Army says it's fixing medical care

Jan. 21, 2004 at 6:56 PM
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WASHINGTON, Jan. 21 (UPI) -- Pentagon officials said Wednesday they will improve care for soldiers in "medical hold" at U.S. Army bases.

The solutions include moving ill soldiers from steamy cement barracks without running water into nearby hotels, adding more doctors and setting aside $77 million to improve conditions.

"We recognize that last fall, we temporarily lost sight of the situation," Daniel Denning, an assistant secretary of the Army, told the House Total Force Subcommittee.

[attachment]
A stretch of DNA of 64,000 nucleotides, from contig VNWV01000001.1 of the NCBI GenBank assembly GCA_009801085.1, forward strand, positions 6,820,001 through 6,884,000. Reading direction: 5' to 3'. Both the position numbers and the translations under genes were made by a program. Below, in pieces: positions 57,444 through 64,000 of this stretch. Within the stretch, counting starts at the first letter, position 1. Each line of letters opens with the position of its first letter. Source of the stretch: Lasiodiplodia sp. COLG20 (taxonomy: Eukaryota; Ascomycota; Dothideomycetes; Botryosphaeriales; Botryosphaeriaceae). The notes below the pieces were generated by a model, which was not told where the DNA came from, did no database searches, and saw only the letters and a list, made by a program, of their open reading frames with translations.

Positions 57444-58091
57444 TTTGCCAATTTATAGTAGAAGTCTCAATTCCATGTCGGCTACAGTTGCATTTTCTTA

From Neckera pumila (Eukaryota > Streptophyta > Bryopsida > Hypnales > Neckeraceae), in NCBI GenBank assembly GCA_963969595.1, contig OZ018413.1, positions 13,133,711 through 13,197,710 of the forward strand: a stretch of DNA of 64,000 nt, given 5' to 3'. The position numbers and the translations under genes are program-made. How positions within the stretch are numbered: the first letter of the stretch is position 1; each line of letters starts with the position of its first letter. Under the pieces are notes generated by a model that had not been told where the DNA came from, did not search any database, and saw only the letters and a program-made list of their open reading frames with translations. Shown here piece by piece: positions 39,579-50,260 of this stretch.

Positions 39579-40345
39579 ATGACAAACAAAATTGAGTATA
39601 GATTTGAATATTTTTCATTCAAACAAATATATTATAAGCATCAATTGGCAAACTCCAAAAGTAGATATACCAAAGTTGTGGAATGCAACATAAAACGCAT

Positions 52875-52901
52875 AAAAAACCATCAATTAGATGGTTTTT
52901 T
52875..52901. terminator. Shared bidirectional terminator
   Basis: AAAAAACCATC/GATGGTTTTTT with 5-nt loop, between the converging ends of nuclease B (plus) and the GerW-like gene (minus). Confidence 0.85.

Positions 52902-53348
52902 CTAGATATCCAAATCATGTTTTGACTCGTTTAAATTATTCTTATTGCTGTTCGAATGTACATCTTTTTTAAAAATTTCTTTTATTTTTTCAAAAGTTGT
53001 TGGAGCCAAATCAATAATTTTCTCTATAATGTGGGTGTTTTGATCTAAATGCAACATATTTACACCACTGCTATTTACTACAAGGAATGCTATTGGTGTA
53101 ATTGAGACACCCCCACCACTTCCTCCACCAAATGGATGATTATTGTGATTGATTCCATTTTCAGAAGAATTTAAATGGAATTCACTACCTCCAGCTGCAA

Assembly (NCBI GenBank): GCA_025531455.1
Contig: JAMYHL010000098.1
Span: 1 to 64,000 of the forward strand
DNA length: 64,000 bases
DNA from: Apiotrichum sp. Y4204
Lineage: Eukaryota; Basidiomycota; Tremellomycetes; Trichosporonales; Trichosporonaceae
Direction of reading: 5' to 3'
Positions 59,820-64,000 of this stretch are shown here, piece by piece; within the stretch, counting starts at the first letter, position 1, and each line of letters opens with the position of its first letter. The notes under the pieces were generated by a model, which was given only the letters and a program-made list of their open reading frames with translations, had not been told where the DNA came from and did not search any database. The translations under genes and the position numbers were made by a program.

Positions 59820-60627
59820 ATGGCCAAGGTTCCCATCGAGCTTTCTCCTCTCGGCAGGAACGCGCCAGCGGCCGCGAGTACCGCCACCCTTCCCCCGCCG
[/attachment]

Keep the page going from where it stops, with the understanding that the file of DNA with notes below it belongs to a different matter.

United Press International first reported last October that more than 1,000 National Guard and Army Reserve soldiers at Fort Stewart and Fort Knox, including hundreds who served in Iraq, were waiting weeks and months in "medical hold" to see doctors. At Fort Stewart in Georgia, many waited in hot concrete barracks with no air-conditioning or running water.

Col. Keith Armstrong, garrison commander at Fort Knox, told the committee "we were stretched pretty thin" last fall.

Fort Stewart Garrison Commander Col. John M. Kidd said, "We recognized that we had some difficulty here. We recognized that we had a problem with medical hold."

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